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General Relativity 3: Astrophysics with Tensor Calculus

General Relativity 3: Astrophysics with Tensor Calculus

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General Relativity 3: Astrophysics with Tensor Calculus

5/5 (1 valutazione)
64 pagine
47 minuti
Nov 26, 2013


This book continues our exploration of the most profound theory of science, Einstein’s General Theory of Relativity.

All of modern astrophysics and cosmology stands on the foundation of General Relativity that is best expressed in tensors.

This book, and its sequel, General Relativity 4: Astrophysics & Cosmology, present the clearest, most comprehensible, and most complete introduction to the tensor calculus of differential topology, which Einstein used to explain the cosmos. Derivations that are difficult to find elsewhere, are all collected here and explained in detail.

This book presents all the principle tensors of General Relativity, and explains how these are computed and utilized.

We apply our new expertise to:

the derivation of the Schwarzchild metric
the bending of starlight
stable and unstable orbits around black holes
the mass-energy tensor
the precession of Mercury and binary pulsars.

Those who love mathematical challenges need look no further. Others can bypass the appendices, which contain the most advanced material.

Nov 26, 2013

Informazioni sull'autore

Dr Robert Piccioni is a physicist, public speaker, educator and expert on cosmology and Einstein's theories. His "Everyone's Guide Series" e-books makes the frontiers of science accessible to all. With short books focused on specific topics, readers can easily mix and match, satisfying their individual interests. Each self-contained book tells its own story. The Series may be read in any order or combination. Robert has a B.S. in Physics from Caltech, a Ph.D. in High Energy Physics from Stanford University, was a faculty member at Harvard University and did research at the Stanford Linear Accelerator in Palo Alto, Calif. He has studied with and done research with numerous Nobel Laureates. At Caltech, one of his professors was Richard Feynman, one of the most famous physicists of the 20th century, and a good family friend. Dr. Piccioni has introduced cutting-edge science to numerous non-scientific audiences, including school children and civic groups. He was guest lecturer on a National Geographic/Lindblad cruise, and has given invited talks at Harvard, Caltech, UCLA, and Stanford University.

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General Relativity 3 - Robert Piccioni


Chapter 1

General Relativity Basics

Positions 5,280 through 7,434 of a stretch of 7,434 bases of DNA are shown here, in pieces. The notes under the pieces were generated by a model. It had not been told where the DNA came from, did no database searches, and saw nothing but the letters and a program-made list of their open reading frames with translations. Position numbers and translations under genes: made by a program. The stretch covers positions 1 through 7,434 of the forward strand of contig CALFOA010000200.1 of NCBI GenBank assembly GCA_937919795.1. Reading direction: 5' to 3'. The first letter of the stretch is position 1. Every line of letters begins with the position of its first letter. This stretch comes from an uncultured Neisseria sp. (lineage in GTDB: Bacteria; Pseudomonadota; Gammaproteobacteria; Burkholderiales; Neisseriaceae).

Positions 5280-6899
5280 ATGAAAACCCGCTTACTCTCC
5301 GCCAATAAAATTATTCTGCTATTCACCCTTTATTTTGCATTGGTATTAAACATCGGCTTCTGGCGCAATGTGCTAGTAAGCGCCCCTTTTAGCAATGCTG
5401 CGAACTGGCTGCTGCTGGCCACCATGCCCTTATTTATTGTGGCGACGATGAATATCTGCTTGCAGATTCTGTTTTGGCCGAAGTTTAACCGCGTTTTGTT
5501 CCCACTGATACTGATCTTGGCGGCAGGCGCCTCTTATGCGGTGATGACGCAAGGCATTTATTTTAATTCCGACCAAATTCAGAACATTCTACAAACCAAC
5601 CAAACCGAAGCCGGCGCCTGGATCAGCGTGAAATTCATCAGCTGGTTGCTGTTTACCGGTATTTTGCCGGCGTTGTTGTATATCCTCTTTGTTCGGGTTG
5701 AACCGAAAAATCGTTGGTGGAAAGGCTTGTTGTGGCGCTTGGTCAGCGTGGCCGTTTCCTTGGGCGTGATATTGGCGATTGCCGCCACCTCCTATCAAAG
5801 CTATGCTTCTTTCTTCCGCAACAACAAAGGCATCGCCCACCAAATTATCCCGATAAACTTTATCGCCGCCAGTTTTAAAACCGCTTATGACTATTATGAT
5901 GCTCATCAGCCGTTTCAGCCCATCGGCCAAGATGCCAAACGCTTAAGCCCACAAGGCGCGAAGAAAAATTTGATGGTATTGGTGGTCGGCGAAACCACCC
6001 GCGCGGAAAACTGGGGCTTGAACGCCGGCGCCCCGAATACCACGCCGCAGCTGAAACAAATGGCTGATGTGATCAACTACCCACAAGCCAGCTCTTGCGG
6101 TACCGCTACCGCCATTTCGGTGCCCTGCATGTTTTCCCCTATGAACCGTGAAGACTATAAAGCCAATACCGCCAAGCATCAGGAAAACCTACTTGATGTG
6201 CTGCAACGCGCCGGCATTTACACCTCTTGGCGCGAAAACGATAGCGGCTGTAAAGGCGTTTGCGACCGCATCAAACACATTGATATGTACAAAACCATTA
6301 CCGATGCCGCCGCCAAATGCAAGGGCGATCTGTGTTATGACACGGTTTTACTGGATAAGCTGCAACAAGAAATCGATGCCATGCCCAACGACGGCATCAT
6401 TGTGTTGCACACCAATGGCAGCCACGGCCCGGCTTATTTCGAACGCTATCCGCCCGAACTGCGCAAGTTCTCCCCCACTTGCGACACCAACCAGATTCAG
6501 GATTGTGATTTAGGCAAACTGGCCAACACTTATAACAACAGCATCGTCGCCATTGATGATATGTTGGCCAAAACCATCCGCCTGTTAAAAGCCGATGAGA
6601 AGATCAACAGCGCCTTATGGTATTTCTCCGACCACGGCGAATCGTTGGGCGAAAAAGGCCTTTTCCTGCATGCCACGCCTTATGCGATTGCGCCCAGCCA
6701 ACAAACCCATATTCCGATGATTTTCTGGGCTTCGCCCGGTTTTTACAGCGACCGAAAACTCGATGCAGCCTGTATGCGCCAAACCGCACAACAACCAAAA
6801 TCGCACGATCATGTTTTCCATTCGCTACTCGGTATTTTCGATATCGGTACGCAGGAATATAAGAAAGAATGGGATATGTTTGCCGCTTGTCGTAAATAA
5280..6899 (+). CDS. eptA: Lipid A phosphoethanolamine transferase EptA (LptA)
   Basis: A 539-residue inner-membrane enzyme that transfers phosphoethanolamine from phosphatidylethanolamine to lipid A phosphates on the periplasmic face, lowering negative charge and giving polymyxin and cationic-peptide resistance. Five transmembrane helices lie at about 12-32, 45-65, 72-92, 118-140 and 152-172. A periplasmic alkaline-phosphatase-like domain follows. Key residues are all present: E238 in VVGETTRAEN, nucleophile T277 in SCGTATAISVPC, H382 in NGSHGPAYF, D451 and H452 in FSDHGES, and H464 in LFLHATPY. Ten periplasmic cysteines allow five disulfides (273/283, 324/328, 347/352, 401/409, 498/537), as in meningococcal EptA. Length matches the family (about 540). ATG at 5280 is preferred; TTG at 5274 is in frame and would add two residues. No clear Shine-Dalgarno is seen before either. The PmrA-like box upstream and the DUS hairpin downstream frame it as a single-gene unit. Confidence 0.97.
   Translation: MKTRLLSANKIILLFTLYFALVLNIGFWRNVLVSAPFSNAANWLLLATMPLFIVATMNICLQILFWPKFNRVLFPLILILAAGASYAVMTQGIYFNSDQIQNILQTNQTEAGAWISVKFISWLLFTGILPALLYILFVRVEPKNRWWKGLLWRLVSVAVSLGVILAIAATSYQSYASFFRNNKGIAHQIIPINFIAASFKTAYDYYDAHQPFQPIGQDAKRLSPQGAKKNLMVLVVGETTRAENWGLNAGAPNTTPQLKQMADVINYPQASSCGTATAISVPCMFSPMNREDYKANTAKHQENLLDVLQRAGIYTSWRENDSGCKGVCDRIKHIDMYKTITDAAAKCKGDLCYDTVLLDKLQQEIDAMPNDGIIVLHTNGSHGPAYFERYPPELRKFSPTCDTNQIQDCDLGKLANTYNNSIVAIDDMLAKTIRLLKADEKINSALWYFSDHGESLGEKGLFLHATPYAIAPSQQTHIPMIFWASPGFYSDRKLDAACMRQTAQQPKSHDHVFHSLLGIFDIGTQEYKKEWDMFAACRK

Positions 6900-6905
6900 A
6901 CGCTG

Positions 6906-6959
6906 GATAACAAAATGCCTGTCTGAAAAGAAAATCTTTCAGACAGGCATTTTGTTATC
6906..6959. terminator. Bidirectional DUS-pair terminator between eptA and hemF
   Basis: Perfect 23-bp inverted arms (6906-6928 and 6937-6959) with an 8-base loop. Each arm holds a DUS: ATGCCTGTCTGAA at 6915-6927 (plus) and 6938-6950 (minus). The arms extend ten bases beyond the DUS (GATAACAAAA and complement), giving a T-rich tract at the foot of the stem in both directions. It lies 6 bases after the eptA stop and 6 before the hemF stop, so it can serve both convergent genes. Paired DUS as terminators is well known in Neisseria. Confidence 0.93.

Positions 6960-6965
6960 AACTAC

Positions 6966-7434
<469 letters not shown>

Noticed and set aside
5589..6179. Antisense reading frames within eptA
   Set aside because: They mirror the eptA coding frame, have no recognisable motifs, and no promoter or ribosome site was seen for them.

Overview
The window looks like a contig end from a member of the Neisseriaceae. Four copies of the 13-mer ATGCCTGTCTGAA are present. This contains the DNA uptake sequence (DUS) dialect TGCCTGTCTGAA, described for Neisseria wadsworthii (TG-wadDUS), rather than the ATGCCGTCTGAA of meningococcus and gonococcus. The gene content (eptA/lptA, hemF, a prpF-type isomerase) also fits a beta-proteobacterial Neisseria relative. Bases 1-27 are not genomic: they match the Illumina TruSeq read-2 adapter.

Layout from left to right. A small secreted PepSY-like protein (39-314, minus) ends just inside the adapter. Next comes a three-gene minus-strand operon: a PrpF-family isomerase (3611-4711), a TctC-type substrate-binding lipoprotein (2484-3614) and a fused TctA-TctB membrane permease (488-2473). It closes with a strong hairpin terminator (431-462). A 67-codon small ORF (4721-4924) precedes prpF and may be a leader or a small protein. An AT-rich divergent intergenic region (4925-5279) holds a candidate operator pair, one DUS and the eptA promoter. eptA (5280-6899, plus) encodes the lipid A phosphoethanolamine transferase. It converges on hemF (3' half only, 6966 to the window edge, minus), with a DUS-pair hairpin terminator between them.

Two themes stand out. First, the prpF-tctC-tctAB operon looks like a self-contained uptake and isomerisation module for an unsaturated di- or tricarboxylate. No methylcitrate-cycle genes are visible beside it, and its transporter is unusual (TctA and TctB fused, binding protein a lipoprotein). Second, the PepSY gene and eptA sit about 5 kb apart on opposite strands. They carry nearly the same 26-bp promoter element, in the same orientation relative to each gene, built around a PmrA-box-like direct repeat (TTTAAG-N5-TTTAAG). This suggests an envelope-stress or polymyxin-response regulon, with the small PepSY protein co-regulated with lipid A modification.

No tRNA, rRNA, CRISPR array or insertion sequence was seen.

To make this eBook more self-contained, this chapter reviews key concepts discussed in General Relativity 1 & General Relativity 2.


Newton viewed space and time as unrelated, unchanging, absolute, and universal standards to which all measurements of location, motion, and rate of change were referenced. Any competent person measuring the length of a yardstick or the duration of a day would get the one and only right answer.

Einstein said all of that was wrong. He said space and time are continually changing and are relative — different for different observers. The length of a yardstick and duration of a day have no single right answer. Each observer’s measurements are correct in their own reference frame, while being different from those of observers in other frames. Furthermore, Einstein said space and time are intimately related, two different aspects of one combined entity: spacetime.

Newton viewed space and time like a Shakespearean stage, providing unchanging references for the positions and pace of a cosmic drama played out by the actors — objects with mass and energy.

Einstein viewed spacetime like a Cirque du Soleil stage, continually changing, controlling actors’ motions, and playing an essential role in the cosmic drama. He showed that the laws of nature are best expressed in 4-dimensional spacetime.

Each location in spacetime, each unique combination of t, x, y, and z, is called an event.

To simplify the equations, we use natural units in which the speed of light and Newton’s gravitational constant equal 1: c=1 and G=1.


The three types of curvatures — positive, zero, and negative — are illustrated below. Plane surfaces have zero curvature. Spheres curve inward in every direction, and are defined to have positive curvature (in this context, positive means greater than zero). That leaves negative curvature, such as the surfaces of a potato chip or a saddle, which curve inwards in one direction and outwards in another. The three curvature possibilities are shown below, along with their key geometric properties: the sum of the internal angles of triangles, and the ratio of circumference to diameter of circles.

Note that a cylindrical surface is flat. General Relativity follows the nomenclature of topology by designating flat any surface that has zero curvature and is thus Euclidean. Imagine drawing a triangle and a circle on a flat sheet of paper and then rolling the paper into a cylinder. Rolling doesn’t stretch or tear the paper, nor does it change the angles of the triangle or the circumference or diameter of the circle. Hence Euclidean geometry applies equally on a cylindrical surface as it does on a plane surface — both have zero curvature and are flat.


Everything we need to know about spacetime will come from something quite simple: knowing the distance between two points. The distances between all pairs of nearby points completely define the geometry of spacetime. An equation that provides those distances is called a metric, which forms the basis for all

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